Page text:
That’s my mum, bless her. I tend to disagree with my mum on most things: sensible career choices (Me: ‘something creative’; Her: ‘anything lucrative’); the optimal time to procreate (Me: ‘Just as soon as I’ve finished the novel/travelled the world/learned to play ‘Flight of the Bumblebee’ on the ukelele’; Her: ‘No time like the present. I want grandchildren – and your ovaries are shrivelling’); absolutely anything to do with politics.
Even our pre-Christmas family meal at an unassuming neighbourhood Italian quickly degenerated into a heated debate on the merits (or, in my case, very much otherwise) of Nigel Farage. However, on one point I have to concede that my mother is correct: It does seem to be taking me an inordinately long time to finish my novel.
A little over two years ago I left a perfectly respectable full-time teaching job in order to start an MA in Creative Writing and finally tackle the children’s book I’d long dreamed of writing. Having had her usual mantra of “You’ll live to regret this, you know!” fall on deaf ears, Mother Superior finally accepted my decision and set about telling all her friends that her daughter would soon be a celebrated, Carnegie Medal-winning novelist.
And two years on? Well, there’s no Carnegie Medal as yet. And, to Mum’s continuing disappointment, no J.K. Rowling-style Scottish castle either – I fear it’ll be quite a while before she gets her subscription to Highland Living magazine.
So what have I achieved in that time – all twenty-seven lost months of it?
Well, I managed a distinction in the MA, which was pretty grand – except that now people keep asking me what I’m intending to do with it, as if it were an MBA or an accounting qualification or something similarly vocational and, well, useful. Jobwise I’ve done a bit of supply teaching (and come to the conclusion that I really dislike supply teaching), some tutoring and a few other bits and pieces. Other than that? Well, I’ve read an awful lot of books, and listened to an awful lot of music. Done a bit of travelling. And – a result of the MA and the novel combined – I’ve become quite an authority on gender politics in children’s literature and all matters medieval (albeit, as far as the latter is concerned, principally through watching Game of Thrones – well, it’s research, innit?).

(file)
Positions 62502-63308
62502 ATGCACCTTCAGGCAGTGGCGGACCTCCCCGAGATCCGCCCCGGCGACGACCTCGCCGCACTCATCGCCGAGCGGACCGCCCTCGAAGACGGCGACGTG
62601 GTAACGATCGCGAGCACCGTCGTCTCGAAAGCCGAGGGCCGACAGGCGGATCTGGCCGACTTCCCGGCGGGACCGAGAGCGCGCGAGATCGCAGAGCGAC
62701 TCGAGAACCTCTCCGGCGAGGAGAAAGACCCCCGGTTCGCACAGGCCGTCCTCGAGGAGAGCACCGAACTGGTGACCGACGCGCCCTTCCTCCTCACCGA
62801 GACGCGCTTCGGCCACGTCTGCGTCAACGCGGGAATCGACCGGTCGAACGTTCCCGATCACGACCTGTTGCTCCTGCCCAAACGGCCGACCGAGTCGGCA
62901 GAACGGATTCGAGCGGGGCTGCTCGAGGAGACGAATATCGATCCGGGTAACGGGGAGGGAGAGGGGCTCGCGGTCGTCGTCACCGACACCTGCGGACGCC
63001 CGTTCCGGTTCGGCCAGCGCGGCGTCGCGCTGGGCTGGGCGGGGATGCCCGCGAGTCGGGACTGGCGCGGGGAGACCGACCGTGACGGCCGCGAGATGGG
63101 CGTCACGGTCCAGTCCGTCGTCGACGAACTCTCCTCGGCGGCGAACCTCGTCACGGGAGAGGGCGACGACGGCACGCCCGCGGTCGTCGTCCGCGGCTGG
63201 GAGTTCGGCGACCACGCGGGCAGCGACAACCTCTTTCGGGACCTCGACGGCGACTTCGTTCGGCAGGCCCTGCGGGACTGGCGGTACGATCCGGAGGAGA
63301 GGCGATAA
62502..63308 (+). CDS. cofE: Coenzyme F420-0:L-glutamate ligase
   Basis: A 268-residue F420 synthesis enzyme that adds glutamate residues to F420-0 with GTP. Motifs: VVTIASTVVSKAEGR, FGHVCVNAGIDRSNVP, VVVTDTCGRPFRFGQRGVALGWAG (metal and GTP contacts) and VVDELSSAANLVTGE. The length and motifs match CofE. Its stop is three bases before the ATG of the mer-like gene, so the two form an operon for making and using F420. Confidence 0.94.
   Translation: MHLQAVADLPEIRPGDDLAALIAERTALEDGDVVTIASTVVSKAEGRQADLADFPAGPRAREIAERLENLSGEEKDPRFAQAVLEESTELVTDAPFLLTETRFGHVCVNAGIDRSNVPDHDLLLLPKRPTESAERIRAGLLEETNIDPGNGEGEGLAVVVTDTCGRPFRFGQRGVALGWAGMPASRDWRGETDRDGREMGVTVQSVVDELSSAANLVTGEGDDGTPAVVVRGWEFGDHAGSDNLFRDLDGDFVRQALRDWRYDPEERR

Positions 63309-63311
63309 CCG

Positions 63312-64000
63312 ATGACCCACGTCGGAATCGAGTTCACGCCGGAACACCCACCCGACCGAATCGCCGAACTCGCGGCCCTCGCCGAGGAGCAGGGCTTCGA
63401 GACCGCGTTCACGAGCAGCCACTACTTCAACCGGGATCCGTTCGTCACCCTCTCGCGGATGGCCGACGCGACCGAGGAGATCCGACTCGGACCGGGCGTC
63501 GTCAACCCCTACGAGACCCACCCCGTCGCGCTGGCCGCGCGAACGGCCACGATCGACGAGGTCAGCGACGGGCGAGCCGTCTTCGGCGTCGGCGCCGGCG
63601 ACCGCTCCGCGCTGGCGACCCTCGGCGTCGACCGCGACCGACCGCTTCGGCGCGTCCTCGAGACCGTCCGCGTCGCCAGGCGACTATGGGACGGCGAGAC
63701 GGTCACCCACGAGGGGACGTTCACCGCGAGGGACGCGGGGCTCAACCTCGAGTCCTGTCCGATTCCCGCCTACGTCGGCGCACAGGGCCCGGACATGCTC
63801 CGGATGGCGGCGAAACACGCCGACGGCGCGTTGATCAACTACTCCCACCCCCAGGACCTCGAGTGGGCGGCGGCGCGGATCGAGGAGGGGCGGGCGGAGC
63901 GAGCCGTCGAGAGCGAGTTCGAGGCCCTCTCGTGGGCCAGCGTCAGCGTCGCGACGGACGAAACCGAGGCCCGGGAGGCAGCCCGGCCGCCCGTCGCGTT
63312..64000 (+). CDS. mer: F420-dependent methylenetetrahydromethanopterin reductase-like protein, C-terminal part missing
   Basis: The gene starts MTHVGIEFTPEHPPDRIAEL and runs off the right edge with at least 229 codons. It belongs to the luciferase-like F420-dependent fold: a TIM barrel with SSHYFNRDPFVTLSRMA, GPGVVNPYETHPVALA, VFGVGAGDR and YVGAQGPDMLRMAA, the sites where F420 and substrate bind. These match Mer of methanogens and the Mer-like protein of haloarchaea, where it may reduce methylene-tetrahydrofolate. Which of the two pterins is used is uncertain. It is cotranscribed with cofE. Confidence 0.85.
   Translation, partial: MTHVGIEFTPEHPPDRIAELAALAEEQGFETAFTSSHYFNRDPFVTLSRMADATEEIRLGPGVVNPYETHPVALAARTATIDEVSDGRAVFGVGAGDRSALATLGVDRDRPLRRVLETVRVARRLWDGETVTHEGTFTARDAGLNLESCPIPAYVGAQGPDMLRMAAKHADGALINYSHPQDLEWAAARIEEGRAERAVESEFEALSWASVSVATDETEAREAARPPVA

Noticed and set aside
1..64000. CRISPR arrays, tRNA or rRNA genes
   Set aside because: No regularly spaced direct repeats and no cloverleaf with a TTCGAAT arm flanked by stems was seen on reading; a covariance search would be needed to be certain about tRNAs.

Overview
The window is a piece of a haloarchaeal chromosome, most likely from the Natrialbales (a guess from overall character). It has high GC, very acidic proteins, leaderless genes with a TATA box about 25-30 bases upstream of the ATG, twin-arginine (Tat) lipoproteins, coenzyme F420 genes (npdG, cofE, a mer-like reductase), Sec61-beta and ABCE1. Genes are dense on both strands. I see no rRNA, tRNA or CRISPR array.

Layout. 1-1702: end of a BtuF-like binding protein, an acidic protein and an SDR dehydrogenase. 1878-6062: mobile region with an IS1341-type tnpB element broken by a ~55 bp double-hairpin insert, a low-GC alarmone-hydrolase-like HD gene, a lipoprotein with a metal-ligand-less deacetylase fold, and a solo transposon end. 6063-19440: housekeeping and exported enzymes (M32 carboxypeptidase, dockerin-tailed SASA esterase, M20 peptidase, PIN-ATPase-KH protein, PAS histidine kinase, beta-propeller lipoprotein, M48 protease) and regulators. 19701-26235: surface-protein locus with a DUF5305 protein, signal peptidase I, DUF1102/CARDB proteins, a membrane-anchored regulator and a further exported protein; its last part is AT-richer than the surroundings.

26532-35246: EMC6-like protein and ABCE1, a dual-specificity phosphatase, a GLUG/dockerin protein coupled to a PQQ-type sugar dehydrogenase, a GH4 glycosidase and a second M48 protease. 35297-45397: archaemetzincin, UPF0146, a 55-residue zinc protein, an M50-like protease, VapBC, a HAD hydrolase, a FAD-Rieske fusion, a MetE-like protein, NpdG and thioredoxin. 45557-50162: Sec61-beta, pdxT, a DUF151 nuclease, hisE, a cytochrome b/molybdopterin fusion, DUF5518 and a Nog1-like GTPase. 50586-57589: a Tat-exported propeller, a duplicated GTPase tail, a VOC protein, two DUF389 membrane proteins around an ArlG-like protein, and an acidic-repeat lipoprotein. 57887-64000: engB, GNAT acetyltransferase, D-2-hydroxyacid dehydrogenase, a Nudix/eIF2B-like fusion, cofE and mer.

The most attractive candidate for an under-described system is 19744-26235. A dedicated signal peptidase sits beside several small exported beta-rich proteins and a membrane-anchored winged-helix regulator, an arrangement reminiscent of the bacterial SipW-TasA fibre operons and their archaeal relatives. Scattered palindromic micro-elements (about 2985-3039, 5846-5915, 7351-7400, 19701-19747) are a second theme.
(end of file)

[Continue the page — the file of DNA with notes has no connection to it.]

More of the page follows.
So, with the dust settling on the new year and the last morsel of stale Christmas cheese eaten – what next? I’d like to claim that I’ve been galvanised into writerly action by the inexorable march of time; the annual stock-take that marks the turn of the year. But while the advent of 2014 has inspired me to sign up to Twitter and to resurrect this blog, and while I’m not doing too badly so far on the exercising/healthy eating/mostly not drinking front (it’s been renamed ‘Dryish January’ in our house), the novel remains at a virtual standstill.
I could make any number of excuses for my inertia, but I won’t – the only important ones are sheer laziness and complacency on my part. And the thing that has ultimately inspired me to get going again – to properly get going, rather than ‘reading around the subject’, or researching other writers’ techniques, or editing, or cleaning out the fridge, or any of the million and one other things I can find to do instead of actually writing the darned thing – turned out to be a book.
I’ve just finished reading Good Morning, Midnight by Jean Rhys. It’s a devastating novel – poetic and atmospheric, by turns bleak and darkly comic. Not the obvious choice, you would think, for a dull, grey January. Except that, for me, it absolutely was. Following its heroine, Sophia Jansen, as she drifts around 1930s Paris in a fog of whisky fumes and cigarette smoke, filling empty days with a string of unnecessary haircuts and window shopping in the Galeries Lafayette, I became increasingly determined not to follow the same aimless path.* As readers, we inhabit Sasha’s consciousness – and it isn’t a pretty sight. Isolated, bitter and essentially washed up in early middle-age, she cuts a tragic figure, flitting between seedy cafes and cheap hotel rooms as she tries to recapture the happiness and exorcise the pain of her previous life in the city. (I did mention that it wasn’t exactly an uplifting read!)
There’s nothing like a thoroughly depressing book to shake you out of your comfort zone and, for me, Good Morning, Midnight has done just that. It has reinforces the idea that life, while at times slippery and chaotic, is ultimately what we make of it. It certainly isn’t for wasting. And so, this year it’s down with the procrastinating and full steam ahead with the novel – carpe diem, and all that.
* That said, I’m off to Paris in April, and am highly unlikely to turn down a spot of the aforementioned window-shopping (or better still, actual shopping…)